Robots that are used in a demonstration at the Summerlin mall on Wednesday, Jan. 04, 2017, in Henderson. The demonstration showed how through the collaboration of vans and robots, consumers could receive packages to their house more efficiently. (Christian K. Lee/Las Vegas Review-Journal) @chrisklee_jpeg
An armada of self-driving, camping-cooler-looking droids deployed by a delivery van could be next big step in parcel deliveries.
Luxury car company Mercedes-Benz has partnered up with European robotics company Starship Technologies in an effort to streamline and simplify the last mile of package delivery logistics, which the companies say is the most cumbersome step in current deliveries. The hope, according to Starship marketing and communications manager Henry Harris-Burland, is to give consumers an on-demand delivery mechanism to ensure a consumer never misses a delivery at little cost.
“Convenience and cost efficiency are the two key drivers in our design,” Harris-Burland said during a pre-CES demonstration of the product Wednesday at Downtown Summerlin.
The process would start with the consumer. Say a person needs a new laptop; The consumer orders it, and uses a smartphone app to select a specific time they want the computer delivered to their home, office, etc.
From there, the vans head to the store, pick up the item and head out to deploy its fleet of droids from a central hub area decided by the van’s delivery program.
The vans themselves are tricked out with a program that highlights containers to ensure that the correct parcel goes into the right droid. After that, the driver simply hits the “dispatch” button on a tablet, and the 6-wheeled droid is off and running (relatively speaking) on neighborhood sidewalks en route to the consumer’s house, while the driver works on loading the up the next droid for a separate nearby delivery destination.
The droid uses nine cameras to produce a 3-D image of its surroundings to avoid trees and other obstacles while it autonomously traverses city sidewalks at around 4 mph, according to Starship.
After the robot makes its delivery, it heads to a pre-determined pick zone that effectively acts as a bus stop for the droid convoy as it waits for the van to pick it up.
Each droid can carry about 20 pounds worth of products or groceries, but the order would have to fit into the tub-sized bin as well.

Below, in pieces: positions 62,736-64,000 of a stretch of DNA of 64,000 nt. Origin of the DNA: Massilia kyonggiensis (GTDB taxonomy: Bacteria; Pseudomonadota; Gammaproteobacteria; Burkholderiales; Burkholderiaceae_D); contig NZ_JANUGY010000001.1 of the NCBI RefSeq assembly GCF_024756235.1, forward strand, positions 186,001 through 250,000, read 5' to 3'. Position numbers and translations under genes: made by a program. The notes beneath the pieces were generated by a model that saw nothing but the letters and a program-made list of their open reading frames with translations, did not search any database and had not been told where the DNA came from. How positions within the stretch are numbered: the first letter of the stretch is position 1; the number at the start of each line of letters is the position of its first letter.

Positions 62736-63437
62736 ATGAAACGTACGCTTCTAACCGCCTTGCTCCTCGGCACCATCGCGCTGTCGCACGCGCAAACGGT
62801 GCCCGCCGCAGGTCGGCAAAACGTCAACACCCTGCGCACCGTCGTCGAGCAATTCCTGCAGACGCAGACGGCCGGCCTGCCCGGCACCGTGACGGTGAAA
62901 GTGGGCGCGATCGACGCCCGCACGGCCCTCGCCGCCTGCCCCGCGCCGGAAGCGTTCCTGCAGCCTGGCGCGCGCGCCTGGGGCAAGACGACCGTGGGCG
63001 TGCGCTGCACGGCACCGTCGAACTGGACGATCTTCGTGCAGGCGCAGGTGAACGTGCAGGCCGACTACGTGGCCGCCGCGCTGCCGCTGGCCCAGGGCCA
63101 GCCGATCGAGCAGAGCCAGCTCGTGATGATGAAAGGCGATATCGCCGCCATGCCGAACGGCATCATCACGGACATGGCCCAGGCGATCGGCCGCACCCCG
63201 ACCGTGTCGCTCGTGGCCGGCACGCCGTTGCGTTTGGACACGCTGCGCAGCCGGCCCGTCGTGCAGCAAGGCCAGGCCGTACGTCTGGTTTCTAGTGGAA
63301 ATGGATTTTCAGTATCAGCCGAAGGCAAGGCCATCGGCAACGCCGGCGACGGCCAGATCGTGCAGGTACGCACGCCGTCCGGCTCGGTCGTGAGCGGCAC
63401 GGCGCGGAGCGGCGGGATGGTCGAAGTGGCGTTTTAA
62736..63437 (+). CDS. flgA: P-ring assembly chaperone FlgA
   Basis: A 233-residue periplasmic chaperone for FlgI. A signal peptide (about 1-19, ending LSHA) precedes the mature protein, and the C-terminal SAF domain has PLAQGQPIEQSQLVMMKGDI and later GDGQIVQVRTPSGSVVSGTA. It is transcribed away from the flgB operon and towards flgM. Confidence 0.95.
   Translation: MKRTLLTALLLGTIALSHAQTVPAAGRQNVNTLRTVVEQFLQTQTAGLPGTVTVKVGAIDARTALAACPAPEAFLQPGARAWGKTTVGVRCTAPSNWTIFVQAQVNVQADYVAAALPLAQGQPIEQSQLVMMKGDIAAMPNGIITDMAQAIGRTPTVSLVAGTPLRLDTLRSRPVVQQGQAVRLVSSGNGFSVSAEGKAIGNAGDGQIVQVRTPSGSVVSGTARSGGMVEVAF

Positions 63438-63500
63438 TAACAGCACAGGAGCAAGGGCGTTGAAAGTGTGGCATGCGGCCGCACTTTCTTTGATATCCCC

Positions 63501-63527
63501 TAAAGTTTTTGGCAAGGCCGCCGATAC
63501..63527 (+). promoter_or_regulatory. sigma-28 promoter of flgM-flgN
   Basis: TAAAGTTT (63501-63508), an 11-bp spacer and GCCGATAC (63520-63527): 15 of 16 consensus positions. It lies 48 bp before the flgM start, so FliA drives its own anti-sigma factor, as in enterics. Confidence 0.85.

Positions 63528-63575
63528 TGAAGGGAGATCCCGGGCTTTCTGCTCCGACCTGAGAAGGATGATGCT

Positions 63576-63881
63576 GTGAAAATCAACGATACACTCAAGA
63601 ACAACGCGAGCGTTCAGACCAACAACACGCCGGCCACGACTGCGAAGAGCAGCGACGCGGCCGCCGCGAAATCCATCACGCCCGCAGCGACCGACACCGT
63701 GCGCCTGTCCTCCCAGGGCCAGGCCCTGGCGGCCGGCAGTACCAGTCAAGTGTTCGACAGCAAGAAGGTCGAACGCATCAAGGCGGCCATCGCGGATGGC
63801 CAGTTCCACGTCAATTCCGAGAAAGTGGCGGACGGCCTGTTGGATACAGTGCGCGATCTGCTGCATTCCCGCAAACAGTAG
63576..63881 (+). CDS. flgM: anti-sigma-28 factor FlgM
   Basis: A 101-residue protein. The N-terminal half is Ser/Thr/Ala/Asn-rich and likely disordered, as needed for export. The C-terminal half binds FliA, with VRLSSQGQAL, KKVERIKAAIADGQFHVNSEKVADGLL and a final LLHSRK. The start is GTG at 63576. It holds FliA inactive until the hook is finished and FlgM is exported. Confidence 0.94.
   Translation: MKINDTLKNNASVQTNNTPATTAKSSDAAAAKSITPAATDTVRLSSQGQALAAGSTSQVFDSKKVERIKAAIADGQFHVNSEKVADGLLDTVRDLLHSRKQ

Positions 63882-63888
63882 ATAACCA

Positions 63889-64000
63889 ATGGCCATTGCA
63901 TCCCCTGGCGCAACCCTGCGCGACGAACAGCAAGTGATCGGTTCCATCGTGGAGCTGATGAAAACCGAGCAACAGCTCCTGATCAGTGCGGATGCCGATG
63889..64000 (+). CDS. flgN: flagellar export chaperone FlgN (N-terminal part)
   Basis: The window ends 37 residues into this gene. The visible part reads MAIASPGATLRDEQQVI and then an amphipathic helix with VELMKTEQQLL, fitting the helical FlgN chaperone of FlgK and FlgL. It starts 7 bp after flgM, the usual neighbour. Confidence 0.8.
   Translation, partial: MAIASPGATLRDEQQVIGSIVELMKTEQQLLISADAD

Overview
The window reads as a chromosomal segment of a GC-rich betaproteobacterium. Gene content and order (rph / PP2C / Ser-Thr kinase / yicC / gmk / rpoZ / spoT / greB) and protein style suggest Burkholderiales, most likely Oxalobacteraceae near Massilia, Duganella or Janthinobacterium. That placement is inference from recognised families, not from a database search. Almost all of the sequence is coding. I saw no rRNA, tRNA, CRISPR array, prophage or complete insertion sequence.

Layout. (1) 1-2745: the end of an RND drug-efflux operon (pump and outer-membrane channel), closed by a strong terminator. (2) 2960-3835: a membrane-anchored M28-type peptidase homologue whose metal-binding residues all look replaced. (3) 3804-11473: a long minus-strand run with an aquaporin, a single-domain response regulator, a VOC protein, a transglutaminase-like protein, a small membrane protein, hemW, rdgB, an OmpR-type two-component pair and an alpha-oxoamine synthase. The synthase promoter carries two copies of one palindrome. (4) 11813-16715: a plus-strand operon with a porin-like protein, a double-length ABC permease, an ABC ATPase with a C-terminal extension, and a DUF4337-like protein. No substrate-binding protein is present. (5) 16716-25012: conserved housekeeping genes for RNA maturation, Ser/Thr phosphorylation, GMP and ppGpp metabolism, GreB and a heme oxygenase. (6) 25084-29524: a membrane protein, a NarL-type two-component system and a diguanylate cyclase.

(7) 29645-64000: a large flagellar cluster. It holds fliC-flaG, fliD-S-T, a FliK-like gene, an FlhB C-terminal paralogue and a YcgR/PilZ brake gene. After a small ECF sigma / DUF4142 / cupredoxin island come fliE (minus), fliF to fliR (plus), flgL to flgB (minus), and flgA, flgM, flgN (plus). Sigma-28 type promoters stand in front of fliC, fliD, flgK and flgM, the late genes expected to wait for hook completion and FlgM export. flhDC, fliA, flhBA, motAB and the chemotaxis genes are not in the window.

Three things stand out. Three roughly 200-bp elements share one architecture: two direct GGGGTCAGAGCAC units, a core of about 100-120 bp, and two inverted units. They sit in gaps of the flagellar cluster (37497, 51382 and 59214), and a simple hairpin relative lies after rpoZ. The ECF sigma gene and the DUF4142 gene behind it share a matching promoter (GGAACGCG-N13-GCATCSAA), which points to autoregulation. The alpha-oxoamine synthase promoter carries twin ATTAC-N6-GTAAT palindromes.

The company hopes to be able to provide products within 60 minutes of the order being placed, and plans to charge $1 per delivery.
But the nature of self-driving delivery droids presents a unique concern for deliverers: A slow-moving, ground-bound droid might seem like an easy target to potential thieves looking to snag a high-end electronic before it reaches its destination.
The droids are equipped with several features Starship hopes will combat that, Harris-Burland said.
They weigh about 35 pounds and have an electronic lock to keep the cargo lid shut tight. Should someone decide to simply run off with the robot, an ear-piercing siren is triggered and it can be tracked via GPS.
Still, like with other deliveries, Harris-Burland said avoiding all thefts is highly unlikely.
“It will happen. It’s impossible to prevent,” he said.
The droid system from Mercedes and Starship could end up being direct competition for Amazon’s airborne drone delivery system as they seemingly push the current-day standard of a large delivery truck going house to house into retirement. But both options are works-in-progress and it could be several years before either becomes widely availalble.
Amazon says it’s Prime Air, which is still in the preliminary testing phases, will be able to deliver packages that weigh less than five pounds to costumers in under 30 minutes. Because they are airborne, Amazon will have to wrangle with the added airspace regulations that aren’t yet fully ironed out for the drone world.
As for when consumers could see Starship delivery droids rolling down their streets, Harris-Burland didn’t give a hard deadline for when the robots could be commercially viable.
The company will start wide-scale testing in Germany this year, but smaller-scale test runs have been underway in 58 cities across 16 countries, including U.S. cities Washington D.C. and Redwood City, California. But the system needs more strenuous real-world testing before it becomes commercially viable, he added.
So if you see one of these droids rolling down your neighborhood street some time in the next few years, don’t panic. It’s not a droid invasion. It might just be your groceries.
Contact Colton Lochhead at firstname.lastname@example.org or 702-383-4638. Follow @ColtonLochhead on Twitter.